Monday, July 31, 2017

Yankees make necessary trade to upgrade rotation in Sonny Gray

About an hour before the non-waiver Trade Deadline, the Yankees acquired Sonny Gray (along with $1.5 million in International Bonus pool money) from the Oakland Athletics in exchange for prospects Dustin Fowler, Jorge Mateo, and James Kaprielian. This move, along with previous acquisitions of David Robertson, Todd Frazier, Tommy Kahnle, and Jaime Garcia, are clear indications the team is in "go-for-it" mode and gives them every chance possible to win the World Series now and in upcoming seasons.

When right, Gray, who is under team-control through 2019, is a no-doubt number 2, maybe even a little better, type of starter in a rotation. He strikes guys out, limits walks, and gets ground balls; three keys to success. Gray is also someone you have no problem giving the ball to in a big game; he is a fierce competitor and has shoved in the playoffs before. No doubt there is a bit of a dark, should I say gray, cloud over him, given the past injury problems (lat, forearm) and rough 2016 season (5.69 ERA, 4.67 FIP), but the upside is too great to ignore. The Yankees have a strong, deep farm system and trading three players, albeit good prospects in their own right, that may or may not have had a long-term future (at least in regards to the position players in Fowler and Mateo), is a good call.

To put it mildly, the Yankees, particularly in regards to their pitching staff, are stacked. The rotation options include Luis Severino, Masahiro Tanaka, CC Sabathia, Jordan Montgomery, Garcia, and now Gray. Pair that with a bullpen of Aroldis Chapman, Dellin Betances, Robertson, Kahnle, Chad Green, and Adam Warren, 1-12 the Yankees may just have the best pitching staff in the American League. The staff has the ability to get length out of their starters, as well as shortening the game with their bullpen. It's a deadly combination that I'm sure every team in the AL is fearing come playoff time, should the Yankees take care of business and get there.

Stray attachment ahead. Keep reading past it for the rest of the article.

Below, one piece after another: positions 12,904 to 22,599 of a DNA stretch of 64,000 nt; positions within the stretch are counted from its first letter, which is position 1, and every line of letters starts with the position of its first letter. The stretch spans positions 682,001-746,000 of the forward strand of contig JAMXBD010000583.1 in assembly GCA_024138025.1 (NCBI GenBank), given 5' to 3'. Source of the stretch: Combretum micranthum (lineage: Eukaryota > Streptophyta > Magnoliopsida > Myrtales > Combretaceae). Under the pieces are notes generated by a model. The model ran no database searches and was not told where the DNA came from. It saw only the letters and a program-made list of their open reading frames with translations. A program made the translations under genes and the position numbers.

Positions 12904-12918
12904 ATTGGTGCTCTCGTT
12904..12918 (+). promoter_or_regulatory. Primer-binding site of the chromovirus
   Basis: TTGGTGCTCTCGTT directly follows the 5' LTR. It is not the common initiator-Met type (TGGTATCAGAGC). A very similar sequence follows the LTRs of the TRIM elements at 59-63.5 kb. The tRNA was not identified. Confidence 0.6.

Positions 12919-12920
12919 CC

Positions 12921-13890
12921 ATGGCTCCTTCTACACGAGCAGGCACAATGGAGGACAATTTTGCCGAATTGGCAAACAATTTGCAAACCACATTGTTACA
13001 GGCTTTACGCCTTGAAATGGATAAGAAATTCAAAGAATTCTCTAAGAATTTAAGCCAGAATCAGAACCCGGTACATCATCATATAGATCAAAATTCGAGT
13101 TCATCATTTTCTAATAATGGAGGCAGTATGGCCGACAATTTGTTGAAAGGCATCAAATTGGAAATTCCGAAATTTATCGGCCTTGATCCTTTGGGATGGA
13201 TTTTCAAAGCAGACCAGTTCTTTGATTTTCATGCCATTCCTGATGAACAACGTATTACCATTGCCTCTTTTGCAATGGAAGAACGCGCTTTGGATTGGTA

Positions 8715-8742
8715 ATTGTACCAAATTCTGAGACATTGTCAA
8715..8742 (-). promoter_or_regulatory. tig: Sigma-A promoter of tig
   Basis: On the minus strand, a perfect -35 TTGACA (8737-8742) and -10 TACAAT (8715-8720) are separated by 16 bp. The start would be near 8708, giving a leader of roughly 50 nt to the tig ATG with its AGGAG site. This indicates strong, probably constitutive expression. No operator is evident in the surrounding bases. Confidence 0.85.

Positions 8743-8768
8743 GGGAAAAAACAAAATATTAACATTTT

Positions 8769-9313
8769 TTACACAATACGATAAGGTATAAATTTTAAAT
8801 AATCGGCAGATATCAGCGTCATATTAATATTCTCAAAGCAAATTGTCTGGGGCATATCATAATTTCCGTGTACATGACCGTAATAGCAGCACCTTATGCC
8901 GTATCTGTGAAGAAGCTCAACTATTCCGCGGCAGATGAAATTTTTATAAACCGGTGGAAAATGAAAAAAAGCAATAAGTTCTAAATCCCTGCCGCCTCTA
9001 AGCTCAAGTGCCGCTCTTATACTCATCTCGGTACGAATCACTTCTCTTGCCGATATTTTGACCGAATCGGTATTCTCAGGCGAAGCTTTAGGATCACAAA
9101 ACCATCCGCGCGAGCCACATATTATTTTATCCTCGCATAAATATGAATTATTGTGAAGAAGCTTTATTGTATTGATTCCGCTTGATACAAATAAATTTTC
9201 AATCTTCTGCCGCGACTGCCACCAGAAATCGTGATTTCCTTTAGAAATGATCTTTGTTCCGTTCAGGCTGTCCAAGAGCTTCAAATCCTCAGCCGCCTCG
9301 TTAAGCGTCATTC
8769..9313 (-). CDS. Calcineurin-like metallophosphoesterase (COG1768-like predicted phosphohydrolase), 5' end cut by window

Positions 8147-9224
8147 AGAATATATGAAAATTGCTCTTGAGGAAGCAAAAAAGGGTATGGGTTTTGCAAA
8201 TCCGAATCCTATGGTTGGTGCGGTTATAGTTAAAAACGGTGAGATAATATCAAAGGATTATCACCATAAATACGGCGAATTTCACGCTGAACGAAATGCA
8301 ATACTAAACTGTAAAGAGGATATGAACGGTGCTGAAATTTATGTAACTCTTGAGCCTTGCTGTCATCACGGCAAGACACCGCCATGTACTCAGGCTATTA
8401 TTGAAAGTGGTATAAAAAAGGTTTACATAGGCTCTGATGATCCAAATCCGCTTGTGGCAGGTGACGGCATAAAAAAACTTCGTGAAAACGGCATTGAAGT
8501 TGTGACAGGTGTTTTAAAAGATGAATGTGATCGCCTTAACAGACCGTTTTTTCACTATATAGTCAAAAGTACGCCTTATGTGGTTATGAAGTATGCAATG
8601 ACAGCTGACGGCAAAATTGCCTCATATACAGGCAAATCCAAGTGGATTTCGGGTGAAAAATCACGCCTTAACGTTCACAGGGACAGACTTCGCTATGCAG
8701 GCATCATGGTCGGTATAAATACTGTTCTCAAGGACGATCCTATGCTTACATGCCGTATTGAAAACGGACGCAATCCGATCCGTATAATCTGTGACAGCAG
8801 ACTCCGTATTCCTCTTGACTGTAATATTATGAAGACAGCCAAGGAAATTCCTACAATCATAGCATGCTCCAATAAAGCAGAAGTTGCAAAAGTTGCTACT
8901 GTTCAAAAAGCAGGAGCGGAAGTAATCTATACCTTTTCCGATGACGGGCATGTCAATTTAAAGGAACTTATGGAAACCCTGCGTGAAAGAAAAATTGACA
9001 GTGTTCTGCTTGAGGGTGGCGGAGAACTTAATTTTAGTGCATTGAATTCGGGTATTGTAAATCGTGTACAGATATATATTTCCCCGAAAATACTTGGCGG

As for the playoffs, this move, along with the others, makes the Yankees the favorite to win the AL East. The Red Sox have been reeling of late; they've lost 14 of their last 23 games, David Price is back on the Disabled List, Rick Porcello hasn't come close to 2016 Cy Young form, and the offense is lacking power compared to last season. The Tampa Bay Rays have made some nice moves at the deadline themselves, but I don't think they have the firepower to jump over the Yanks in the standings; we saw a glimpse why last weekend in which the Yanks took three-of-four games. Even the AL West Houston Astros, who are steamrolling through the regular season, have question marks in their rotation. GM Brian Cashman smelled blood in the water and decided to strike.

I think the prospect package Oakland got was a good one, despite some feeling a little underwhelmed at what Oakland got. Fowler and Kaprielian, both out for the rest of the season (Fowler: knee surgery, Kaprielian: Tommy John surgery), have a lot of upside, especially Kaprielian, who has the upside of a top-of-the-rotation caliber arm. Mateo offers plenty of high potential as well, it's just a question of how much he'll hit. He showed some power to right field and right center after being promoted to Double-A Trenton, which had to get Oakland excited; not to mention the 80-grade speed and ability to play shortstop, second base, and center field. Fowler will have to show he can still run well after the knee surgery, but he was a legit center fielder with plus speed and improving power before getting hurt. All throughout talks that got leaked to the media it appeared Oakland wanted a shortstop and center fielder, and they got just that. Kaprielian's stuff is off-the-charts good according to scouts, but we'll have to wait and see how he does coming back from Tommy John. Overall this trade helps Oakland further advance their rebuild. There's risk on both sides of this deal, but also a trade both clubs needed to make.

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